Suburbia is a collective effort to lead a private life


“Blakely and Snyder raise the question, “Can there be a social contract without social contact?” We respond by noting that gated communities operate by an implicit social contract—they serve to minimize unsolicited social contact. Gated communities represent the continued evolution of an Anglo-American movement toward private environments that originated in mid-19th century Britain (Fishman 1987; Lang 1995). The paradox of how [-p.875] suburbanites form a social consensus around so anticommunitarian a belief as privacy is captured in Lewis Mumford’s observation that “suburbia is a collective effort to lead a private life” (Mumford 1938, 412).” (pp.874-875)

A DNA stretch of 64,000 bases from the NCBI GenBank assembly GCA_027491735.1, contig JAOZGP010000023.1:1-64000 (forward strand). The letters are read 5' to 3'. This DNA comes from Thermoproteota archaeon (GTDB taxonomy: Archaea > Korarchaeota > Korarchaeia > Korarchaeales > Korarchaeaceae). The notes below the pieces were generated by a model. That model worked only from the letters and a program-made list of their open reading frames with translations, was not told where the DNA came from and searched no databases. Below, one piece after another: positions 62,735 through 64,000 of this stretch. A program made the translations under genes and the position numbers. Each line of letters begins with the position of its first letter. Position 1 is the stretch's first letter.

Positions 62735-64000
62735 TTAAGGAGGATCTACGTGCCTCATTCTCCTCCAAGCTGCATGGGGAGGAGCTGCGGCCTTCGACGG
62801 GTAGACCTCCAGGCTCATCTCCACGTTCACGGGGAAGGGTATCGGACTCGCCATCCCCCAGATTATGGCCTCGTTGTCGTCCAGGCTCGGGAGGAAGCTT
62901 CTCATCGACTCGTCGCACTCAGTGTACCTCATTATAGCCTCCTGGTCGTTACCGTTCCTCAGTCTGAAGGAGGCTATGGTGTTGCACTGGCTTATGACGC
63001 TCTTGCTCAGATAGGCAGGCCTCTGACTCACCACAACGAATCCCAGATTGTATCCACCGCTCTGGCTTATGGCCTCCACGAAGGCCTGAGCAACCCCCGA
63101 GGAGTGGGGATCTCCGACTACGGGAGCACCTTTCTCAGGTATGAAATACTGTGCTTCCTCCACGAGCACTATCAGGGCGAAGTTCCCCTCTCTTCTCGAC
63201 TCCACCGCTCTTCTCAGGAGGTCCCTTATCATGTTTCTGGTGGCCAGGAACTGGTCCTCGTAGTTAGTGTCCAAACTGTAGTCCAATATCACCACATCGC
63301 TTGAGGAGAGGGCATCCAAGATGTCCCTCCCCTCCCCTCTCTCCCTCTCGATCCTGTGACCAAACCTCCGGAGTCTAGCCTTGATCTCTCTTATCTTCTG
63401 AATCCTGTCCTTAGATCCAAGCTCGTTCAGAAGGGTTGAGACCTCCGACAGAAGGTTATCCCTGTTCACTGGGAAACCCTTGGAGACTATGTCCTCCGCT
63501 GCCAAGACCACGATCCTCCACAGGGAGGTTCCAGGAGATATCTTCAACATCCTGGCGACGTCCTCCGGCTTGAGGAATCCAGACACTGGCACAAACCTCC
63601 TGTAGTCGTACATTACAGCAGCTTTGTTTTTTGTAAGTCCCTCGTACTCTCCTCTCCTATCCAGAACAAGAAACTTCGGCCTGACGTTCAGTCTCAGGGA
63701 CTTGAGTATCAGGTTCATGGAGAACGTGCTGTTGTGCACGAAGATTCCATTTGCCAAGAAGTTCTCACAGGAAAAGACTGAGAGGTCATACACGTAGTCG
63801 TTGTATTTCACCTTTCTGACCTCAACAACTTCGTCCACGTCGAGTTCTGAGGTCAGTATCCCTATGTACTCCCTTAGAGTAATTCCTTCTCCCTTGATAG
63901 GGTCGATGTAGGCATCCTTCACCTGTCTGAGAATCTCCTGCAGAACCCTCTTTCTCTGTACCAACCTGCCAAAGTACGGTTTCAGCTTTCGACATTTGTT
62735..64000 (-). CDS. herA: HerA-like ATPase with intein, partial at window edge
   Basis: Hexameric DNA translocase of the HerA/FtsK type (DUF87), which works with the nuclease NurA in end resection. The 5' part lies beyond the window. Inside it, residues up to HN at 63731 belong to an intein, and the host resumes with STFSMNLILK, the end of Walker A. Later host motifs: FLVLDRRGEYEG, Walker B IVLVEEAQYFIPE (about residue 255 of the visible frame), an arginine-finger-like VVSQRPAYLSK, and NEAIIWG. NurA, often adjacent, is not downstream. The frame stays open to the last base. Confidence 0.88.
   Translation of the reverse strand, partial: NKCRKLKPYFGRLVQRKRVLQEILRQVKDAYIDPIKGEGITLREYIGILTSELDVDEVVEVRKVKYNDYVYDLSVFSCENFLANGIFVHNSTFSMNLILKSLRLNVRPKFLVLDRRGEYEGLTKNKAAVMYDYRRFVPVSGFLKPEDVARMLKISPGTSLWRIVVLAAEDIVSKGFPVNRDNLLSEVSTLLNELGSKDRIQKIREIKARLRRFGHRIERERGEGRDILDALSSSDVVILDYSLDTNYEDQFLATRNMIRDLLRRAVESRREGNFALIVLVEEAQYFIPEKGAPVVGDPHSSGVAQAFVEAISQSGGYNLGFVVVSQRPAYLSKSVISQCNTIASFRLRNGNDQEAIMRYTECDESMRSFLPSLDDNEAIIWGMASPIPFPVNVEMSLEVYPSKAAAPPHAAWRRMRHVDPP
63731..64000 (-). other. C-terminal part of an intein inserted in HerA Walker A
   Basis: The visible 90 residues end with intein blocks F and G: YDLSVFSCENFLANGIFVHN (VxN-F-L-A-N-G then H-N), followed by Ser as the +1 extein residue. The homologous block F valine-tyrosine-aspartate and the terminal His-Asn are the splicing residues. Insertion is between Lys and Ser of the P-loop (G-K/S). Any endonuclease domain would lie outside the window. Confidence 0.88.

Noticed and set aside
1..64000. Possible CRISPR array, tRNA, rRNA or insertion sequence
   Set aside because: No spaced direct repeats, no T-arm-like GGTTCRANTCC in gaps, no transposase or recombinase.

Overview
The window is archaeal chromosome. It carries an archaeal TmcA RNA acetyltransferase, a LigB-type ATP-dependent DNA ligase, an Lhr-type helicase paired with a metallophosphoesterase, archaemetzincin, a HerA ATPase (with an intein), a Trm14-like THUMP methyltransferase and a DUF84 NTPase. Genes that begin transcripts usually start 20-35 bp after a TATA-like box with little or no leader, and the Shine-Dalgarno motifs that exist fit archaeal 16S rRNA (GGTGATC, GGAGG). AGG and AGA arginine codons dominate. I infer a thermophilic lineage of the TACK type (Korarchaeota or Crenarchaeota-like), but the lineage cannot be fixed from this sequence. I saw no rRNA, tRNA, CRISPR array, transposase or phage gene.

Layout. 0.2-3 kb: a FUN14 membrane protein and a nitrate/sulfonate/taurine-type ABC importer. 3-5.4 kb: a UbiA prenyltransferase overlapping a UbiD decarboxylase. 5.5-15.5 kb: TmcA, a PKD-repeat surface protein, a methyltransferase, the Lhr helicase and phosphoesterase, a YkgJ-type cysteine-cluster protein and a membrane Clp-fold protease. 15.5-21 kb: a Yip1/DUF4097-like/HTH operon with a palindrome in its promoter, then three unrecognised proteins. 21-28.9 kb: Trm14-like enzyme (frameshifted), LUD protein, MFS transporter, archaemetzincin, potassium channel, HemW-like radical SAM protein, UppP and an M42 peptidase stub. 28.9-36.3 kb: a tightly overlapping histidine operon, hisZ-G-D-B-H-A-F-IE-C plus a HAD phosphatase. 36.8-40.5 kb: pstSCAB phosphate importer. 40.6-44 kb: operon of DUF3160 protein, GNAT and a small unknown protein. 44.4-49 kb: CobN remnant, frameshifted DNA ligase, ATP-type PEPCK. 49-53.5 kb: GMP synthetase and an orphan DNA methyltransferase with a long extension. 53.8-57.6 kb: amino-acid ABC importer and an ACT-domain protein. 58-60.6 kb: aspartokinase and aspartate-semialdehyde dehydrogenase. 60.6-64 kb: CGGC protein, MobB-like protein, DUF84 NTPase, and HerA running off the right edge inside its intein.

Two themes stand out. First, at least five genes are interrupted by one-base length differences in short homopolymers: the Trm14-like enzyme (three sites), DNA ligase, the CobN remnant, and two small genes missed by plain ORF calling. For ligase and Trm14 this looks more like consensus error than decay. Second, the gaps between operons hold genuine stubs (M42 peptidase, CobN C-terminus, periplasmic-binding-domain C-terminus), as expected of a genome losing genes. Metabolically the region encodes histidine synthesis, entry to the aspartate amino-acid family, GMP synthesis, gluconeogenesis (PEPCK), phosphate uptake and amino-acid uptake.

Ref: (emphases in blue bold) Robert E. Lang & Karen A. Danielsen (1997): Gated communities in America: Walling out the world?, Housing Policy Debate, 8:4, 867-899

Reference is to: Fishman, Robert. 1990. Megalopolis Unbound. Wilson Quarterly 14(1):25–45.

Lang, Robert. 1995. Hallowed Homes: The Religious Origin of Suburban
Domesticity in 19th-Century Britain. Paper presented at the annual meeting
of the American Sociological Association, Washington, DC, August 17–20.

Mumford, Lewis. 1938. The Culture of Cities. New York: Harcourt, Brace.


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